Although the platform can get crowded and get a little frustrating as people are waving around their selfie sticks but can you blame them? Absolutely not. Just remember to breathe and take it all in, be present.
Once you are done with the Brazilian side of Iguazu Falls, the track makes it way back up where more buses will transport you back to the entrance.
The entire experience will be dependant on how long you spend taking photos etc. but I would allow half a day at least. From the entrance, you simply take the same bus back to the hostel, but in reverse.
In conclusion, the Brazilian side of the falls is easily accessible and reasonably priced. In terms of experience, I honestly don’t think you can find anywhere else in the world like it. The feeling of being right out on that platform surrounded by giant waterfalls is unreal!
Crossing the border from Brazil to Argentina.
Depending on whether you are doing a day trip or crossing the border to carry on with your travellers the crossing is done in a very similar way.
After doing some research the most cost-effective and easiest way is to simply get a taxi. It is more than a taxi, a full border crossing service. They will take you from your hostel, get your exit stamp, cross the border, entry stamp, and then take you to your hostel (or location of choice) on the Argentinian side. All of this for around R$36.
Now for the Argentinian side of Iguazu Falls.
We were fizzing from doing the Brazilian side, fizzing som much that we almost decided to not do the Argentinian side. I have no idea why we thought of this. You MUST DO the Argentinean side as well.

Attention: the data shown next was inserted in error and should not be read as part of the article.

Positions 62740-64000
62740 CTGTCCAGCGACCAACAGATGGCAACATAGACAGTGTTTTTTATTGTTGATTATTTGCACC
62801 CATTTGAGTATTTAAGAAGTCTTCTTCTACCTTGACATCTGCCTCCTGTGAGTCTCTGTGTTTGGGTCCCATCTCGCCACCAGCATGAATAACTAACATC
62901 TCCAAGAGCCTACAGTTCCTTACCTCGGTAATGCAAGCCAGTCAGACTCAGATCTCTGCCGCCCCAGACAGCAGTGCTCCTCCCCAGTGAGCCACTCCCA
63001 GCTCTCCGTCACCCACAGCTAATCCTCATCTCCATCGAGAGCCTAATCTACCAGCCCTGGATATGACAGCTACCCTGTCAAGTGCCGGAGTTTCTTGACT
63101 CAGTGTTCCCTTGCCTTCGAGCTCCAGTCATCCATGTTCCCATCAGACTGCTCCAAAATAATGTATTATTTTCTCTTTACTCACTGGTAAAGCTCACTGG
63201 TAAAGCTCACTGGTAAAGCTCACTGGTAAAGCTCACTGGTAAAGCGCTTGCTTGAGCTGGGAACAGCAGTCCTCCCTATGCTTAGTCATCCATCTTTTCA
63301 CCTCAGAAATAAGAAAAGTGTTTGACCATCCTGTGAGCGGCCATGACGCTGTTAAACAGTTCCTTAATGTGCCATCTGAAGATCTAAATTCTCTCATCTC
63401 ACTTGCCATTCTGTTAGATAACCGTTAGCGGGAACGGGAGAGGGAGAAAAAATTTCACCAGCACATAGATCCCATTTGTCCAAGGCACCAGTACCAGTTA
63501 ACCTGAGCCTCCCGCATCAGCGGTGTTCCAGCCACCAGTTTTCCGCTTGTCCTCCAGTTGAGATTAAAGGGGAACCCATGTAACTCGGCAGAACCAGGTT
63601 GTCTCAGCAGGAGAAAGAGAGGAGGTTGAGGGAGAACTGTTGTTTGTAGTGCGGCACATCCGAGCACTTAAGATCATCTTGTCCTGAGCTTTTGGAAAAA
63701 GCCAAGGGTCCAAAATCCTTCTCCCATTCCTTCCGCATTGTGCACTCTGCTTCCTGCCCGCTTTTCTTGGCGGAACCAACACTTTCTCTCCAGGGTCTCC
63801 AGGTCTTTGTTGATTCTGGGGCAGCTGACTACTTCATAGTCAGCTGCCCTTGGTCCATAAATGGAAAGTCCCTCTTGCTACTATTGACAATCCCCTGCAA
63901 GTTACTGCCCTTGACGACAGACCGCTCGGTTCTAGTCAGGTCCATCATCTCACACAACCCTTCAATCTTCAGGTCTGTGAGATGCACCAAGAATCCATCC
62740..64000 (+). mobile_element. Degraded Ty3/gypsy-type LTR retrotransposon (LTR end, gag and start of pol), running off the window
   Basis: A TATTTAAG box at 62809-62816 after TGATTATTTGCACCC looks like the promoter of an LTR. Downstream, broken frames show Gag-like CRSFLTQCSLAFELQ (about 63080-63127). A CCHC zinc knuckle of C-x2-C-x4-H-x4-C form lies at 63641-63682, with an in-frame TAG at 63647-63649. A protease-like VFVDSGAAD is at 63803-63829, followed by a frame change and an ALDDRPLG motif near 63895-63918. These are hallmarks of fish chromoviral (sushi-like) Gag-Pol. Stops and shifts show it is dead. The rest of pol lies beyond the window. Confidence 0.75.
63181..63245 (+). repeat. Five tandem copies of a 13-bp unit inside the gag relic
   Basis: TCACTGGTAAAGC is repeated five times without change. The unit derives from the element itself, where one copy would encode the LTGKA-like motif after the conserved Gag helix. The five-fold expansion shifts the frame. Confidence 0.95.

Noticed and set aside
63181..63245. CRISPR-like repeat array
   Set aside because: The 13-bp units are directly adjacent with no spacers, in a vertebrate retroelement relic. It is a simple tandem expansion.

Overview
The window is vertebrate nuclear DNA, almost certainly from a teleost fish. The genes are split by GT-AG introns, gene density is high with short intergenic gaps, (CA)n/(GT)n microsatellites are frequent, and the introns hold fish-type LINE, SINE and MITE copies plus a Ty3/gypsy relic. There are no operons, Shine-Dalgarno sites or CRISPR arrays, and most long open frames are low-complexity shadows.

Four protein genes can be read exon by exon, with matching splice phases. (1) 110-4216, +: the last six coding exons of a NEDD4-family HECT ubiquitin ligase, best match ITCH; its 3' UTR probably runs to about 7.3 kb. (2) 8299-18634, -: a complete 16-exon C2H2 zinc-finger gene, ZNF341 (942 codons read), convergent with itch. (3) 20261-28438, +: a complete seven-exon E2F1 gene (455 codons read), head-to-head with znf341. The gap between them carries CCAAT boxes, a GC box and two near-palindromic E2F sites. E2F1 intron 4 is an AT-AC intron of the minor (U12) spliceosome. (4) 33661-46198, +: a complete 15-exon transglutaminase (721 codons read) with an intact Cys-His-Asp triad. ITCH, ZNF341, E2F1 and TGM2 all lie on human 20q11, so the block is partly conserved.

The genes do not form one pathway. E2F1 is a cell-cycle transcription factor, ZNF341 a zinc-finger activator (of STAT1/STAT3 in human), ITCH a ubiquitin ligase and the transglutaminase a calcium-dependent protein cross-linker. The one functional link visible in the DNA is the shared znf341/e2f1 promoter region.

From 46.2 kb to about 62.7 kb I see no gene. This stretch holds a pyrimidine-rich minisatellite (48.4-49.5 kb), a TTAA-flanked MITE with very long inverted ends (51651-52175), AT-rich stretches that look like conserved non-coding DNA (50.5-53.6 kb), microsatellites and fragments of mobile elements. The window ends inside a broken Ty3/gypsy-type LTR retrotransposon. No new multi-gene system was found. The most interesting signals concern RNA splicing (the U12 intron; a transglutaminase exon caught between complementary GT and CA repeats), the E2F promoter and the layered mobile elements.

Getting to the entrance of the Argentinian side of Iguazu Falls is just as easy. There is the main bus stop located in the centre of town, from there buses leave every 20minutes and cost only $40AR. The bus will take about 30mins to get to the entrance of the National Park.
When you arrive the procedure is just the same, purchase your ticket for $360AR and then begin exploring. Just be prepared, the Argentinean side of Iguazu Falls is more of a full-day experience with lots of walking involved.
Unlike the Brazilian side which only has one walking path along the side of the river, the Argentinian side has kilometres of paths you can take. all offering a unique experience.
This is a once in a lifetime experience, so be prepared because I would highly recommend doing all the paths!
The difference of the Argentinian side of Iguazu Falls is that you are walking on top of the falls, as opposed to looking out over them. It is more of a scenic nature walk as opposed to a full-on view of the falls that you get on the Brazilian side. Which some people may prefer and others may not.
In saying that there were some amazing outlooks of Iguazu Falls that you do not get from the Brazilian side at all. You simply cannot compare them.
As the day went on I was begging to think to myself that the Brazilian side of Iguazu Falls was going to be my favourite side. That was until of course until the grand finale that Argentian had up its sleeve. Just like Brazil had at the end.
The last platform is so far away that it is accessed by a little train. Once you arrive, again be prepared to walk, but this was one of the craziest walks ever. The platform is built on top of the river which is nuts. Walking gets the heart racing as the roar of Iguazu Falls get closer and closer.
As you arrive at the end of the platform you come out at the Devils’ throat. Right at the waterfall’s edge before it drops over into the abyss. I have no idea how they built this platform where it is, but thank you to people who did. It is INSANE!
It quite literally takes your breath away! A different experience of Iguazu Falls from the Brazilan side but just as thrilling!
So which side of Iguazu Falls is better? The Brazilian side or the Argentinian side.
I personally think that you cannot compare them and you need to do them both. Each side offers a completely different experience of Iguazu Falls and you would be shooting yourself in the foot to go all this way and only do one side. YOU NEED TO DO BOTH SIDES. Enjoy 🙂